The Agriculture Improvement Act of 2018 (2018 Farm Bill) legalized hemp by removing the crop and its derivatives from the definition of marijuana under the Controlled Substances Act (CSA) and by providing a detailed framework for the cultivation of hemp. The 2018 Farm Bill gives the US Department of Agriculture (USDA) regulatory authority over hemp cultivation at the federal level. In turn, states have the option to maintain primary regulatory authority over the crop cultivated within their borders by submitting a plan to the USDA.
This federal and state interplay has resulted in many legislative and regulatory changes at the state level. Indeed, most states have introduced (and adopted) bills that would authorize the commercial production of hemp within their borders. A smaller but growing number of states also regulate the sale of products derived from hemp. Our attorneys track these developments in real-time on behalf of multiple clients, and we provide a 50-state matrix showing how states regulate hemp and hemp products.
In light of the rapidly evolving legislative changes, we are also presenting a 50-state series analyzing how each jurisdiction treats hemp-derived cannabidiol (Hemp CBD). Today we turn to Tennesee.
The Tennessee Department of Agriculture (TDA) regulates the cultivation of hemp. According to the the USDA’s website, showing the current status of hemp plans, Tennessee’s is “Pending Resubmission.” According to Hemp Industry Daily, the state did not implement a plan under the USDA’s 2018 Farm Bill regulations for the 2020 season:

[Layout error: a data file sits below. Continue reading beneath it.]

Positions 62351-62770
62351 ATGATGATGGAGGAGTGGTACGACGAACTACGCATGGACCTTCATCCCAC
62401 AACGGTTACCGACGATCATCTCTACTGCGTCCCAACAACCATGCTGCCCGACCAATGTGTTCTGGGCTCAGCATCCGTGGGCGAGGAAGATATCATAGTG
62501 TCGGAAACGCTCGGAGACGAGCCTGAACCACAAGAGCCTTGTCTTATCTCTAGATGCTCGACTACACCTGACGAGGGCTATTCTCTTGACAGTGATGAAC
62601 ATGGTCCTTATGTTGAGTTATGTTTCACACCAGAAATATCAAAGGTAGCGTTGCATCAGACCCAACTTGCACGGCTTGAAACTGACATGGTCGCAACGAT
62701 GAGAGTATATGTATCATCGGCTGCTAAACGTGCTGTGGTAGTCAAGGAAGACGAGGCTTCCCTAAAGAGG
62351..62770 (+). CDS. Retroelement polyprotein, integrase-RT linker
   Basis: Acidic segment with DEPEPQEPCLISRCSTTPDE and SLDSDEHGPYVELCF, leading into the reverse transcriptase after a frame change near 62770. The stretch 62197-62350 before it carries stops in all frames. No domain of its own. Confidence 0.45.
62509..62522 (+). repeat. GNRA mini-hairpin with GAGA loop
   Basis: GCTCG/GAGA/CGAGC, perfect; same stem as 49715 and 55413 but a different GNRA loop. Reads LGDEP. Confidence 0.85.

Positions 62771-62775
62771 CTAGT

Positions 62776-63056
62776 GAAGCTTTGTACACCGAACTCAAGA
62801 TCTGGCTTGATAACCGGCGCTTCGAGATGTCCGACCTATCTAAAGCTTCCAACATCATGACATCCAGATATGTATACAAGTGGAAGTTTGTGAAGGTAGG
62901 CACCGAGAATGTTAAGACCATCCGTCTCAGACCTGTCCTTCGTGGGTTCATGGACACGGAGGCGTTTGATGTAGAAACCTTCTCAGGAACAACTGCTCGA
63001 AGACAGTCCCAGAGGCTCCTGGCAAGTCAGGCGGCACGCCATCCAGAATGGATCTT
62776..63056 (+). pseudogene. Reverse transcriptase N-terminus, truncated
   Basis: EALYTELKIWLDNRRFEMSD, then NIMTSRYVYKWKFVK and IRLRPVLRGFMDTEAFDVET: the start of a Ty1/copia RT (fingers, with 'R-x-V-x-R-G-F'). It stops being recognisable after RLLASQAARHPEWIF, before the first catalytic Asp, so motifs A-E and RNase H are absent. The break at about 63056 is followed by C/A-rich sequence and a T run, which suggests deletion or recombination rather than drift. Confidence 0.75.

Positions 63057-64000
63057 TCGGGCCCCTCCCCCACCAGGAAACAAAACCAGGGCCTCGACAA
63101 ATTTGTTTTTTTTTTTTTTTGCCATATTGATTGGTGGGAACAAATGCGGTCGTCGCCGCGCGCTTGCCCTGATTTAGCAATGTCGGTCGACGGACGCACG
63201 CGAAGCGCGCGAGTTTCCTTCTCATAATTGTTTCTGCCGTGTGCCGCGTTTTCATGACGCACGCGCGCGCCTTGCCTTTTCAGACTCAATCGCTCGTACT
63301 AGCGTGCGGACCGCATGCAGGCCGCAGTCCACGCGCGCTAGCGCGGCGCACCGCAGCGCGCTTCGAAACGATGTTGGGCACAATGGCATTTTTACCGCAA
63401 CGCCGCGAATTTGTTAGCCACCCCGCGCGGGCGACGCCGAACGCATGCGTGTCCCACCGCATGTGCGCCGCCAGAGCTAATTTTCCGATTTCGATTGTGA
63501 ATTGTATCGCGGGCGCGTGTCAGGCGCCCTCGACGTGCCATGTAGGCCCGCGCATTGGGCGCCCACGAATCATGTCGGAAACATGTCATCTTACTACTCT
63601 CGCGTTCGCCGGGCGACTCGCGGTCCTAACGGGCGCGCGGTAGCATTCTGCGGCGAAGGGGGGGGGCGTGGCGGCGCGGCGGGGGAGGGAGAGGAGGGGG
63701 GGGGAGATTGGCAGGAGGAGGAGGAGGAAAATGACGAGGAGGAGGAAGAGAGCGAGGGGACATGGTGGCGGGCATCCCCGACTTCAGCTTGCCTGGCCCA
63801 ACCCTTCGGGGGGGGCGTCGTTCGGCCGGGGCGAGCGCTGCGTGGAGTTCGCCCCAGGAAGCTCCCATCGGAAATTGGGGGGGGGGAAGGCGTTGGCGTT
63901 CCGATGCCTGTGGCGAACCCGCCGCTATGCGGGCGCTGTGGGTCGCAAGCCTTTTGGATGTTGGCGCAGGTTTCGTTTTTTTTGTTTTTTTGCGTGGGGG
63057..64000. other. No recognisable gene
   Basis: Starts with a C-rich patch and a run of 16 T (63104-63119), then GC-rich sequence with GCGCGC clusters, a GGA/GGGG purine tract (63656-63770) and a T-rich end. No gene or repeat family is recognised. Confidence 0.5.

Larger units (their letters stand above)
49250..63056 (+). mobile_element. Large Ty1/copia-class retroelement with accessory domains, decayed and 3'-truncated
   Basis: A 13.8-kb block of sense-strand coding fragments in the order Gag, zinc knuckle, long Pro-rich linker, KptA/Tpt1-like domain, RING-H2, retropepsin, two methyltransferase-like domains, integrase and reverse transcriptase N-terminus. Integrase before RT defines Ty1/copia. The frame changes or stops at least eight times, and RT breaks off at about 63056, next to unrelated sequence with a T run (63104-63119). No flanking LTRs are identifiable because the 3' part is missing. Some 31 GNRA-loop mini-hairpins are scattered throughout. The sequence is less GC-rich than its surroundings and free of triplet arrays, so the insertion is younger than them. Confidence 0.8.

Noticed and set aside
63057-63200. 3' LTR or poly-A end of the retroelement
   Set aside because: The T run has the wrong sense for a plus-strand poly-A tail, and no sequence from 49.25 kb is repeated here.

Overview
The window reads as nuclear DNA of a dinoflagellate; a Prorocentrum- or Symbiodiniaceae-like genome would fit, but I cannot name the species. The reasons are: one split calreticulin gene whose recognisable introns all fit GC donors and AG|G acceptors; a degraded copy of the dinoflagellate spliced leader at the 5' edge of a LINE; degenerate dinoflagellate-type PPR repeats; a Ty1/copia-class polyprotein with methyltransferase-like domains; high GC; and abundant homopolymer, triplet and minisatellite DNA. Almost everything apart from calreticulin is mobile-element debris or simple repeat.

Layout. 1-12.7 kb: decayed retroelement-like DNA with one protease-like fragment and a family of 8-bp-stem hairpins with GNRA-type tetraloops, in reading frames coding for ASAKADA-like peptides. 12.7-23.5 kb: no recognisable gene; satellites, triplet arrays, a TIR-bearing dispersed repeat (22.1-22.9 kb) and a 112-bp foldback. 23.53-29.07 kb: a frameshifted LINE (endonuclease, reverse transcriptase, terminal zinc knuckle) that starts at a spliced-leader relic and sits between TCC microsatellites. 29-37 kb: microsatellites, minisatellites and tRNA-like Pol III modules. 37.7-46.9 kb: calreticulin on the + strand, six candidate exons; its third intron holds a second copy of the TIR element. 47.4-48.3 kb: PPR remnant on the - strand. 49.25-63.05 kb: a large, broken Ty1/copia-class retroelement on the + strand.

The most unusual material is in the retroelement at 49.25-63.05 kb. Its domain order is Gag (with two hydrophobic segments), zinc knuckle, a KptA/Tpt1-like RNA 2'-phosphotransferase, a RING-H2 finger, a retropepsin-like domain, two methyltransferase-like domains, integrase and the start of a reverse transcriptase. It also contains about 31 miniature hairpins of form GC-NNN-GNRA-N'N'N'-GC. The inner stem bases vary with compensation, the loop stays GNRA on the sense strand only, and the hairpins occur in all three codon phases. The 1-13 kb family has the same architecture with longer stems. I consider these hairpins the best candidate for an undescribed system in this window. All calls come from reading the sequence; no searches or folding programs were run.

“We are evaluating the 2018 bill and potential changes to our program with continued focus on working with producers and industry to advance hemp in Tennessee,” Kim Doddridge, spokeswoman for Tennessee’s agriculture department, told Hemp Industry Daily.
It remains to be seen whether Tennessee will enter into a new program by the 2014 Farm Bill expires on November 1, 2020. The TDA’s regulations do not address the sale of CBD products and there does not appear to be oversight of these products at the state level. TDA does not issue licenses for processing hemp or selling hemp flower or oil, stating that “TDA regulates rooted hemp or growing hemp.” However, a processor who make products for human consumption must be licensed as a food manufacturing facility. TDA’s website has a page on Hemp and Food which states the following:
All food and food ingredients sold in Tennessee, or used as ingredients in food products produced in Tennessee, shall originate from an approved source. An approved source means that it is inspected by regulatory authority. For food products produced in Tennessee that means that they are inspected and permitted by the Tennessee Department of Agriculture. Approved manufacturers will be regulated under 21 CFR 117 parts A and B. Products that are made outside of Tennessee and used in food products produced in Tennessee must show evidence of inspection or oversight by a regulatory authority.
TDA also issued a memo on its concerns with Hemp CBD in food.
Tennessee is somewhat unique in that it issues moving permits for transporting hemp or harvested hemp. A movement permit application can be submitted online. TDA suggests that those in doubt about whether they need a movement permit get one by stating that “although it’s not required in all instances, we strongly encourage you to have a permit before moving any plants or plant material.” Also, a 2019 law made it illegal to sell smokable hemp to a minor. Also worth mentioning
For additional updates on changes to Tennessee hemp laws and Hemp CBD laws, please stay tuned to the Canna Law Blog. For previous coverage in this series, check out the links below:
- New Hampshire
- New Jersey
- New Mexico
- New York
- North Carolina
- North Dakota
- Puerto Rico
- Rhode Island
- South Carolina
- South Dakota